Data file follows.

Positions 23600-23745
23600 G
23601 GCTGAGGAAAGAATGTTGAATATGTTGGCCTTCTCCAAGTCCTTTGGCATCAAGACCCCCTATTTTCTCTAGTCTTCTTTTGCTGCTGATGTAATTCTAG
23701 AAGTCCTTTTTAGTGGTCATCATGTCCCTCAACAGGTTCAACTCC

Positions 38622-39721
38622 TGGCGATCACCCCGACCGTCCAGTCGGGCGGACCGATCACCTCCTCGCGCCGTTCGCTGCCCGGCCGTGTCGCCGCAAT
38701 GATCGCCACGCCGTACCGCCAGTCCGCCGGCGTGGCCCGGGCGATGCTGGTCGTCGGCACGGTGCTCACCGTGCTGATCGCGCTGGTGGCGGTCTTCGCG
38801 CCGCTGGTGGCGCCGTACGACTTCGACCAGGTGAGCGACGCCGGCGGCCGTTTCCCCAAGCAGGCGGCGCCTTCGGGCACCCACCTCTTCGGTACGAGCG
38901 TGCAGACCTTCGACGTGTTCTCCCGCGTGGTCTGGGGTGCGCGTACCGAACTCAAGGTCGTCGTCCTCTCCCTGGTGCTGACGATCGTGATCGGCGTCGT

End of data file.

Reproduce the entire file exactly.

Positions 23600-23745
23600 G
23601 GCTGAGGAAAGAATGTTGAATATGTTGGCCTTCTCCAAGTCCTTTGGCATCAAGACCCCCTATTTTCTCTAGTCTTCTTTTGCTGCTGATGTAATTCTAG
23701 AAGTCCTTTTTAGTGGTCATCATGTCCCTCAACAGGTTCAACTCC

Positions 38622-39721
38622 TGGCGATCACCCCGACCGTCCAGTCGGGCGGACCGATCACCTCCTCGCGCCGTTCGCTGCCCGGCCGTGTCGCCGCAAT
38701 GATCGCCACGCCGTACCGCCAGTCCGCCGGCGTGGCCCGGGCGATGCTGGTCGTCGGCACGGTGCTCACCGTGCTGATCGCGCTGGTGGCGGTCTTCGCG
38801 CCGCTGGTGGCGCCGTACGACTTCGACCAGGTGAGCGACGCCGGCGGCCGTTTCCCCAAGCAGGCGGCGCCTTCGGGCACCCACCTCTTCGGTACGAGCG
38901 TGCAGACCTTCGACGTGTTCTCCCGCGTGGTCTGGGGTGCGCGTACCGAACTCAAGGTCGTCGTCCTCTCCCTGGTGCTGACGATCGTGATCGGCGTCGT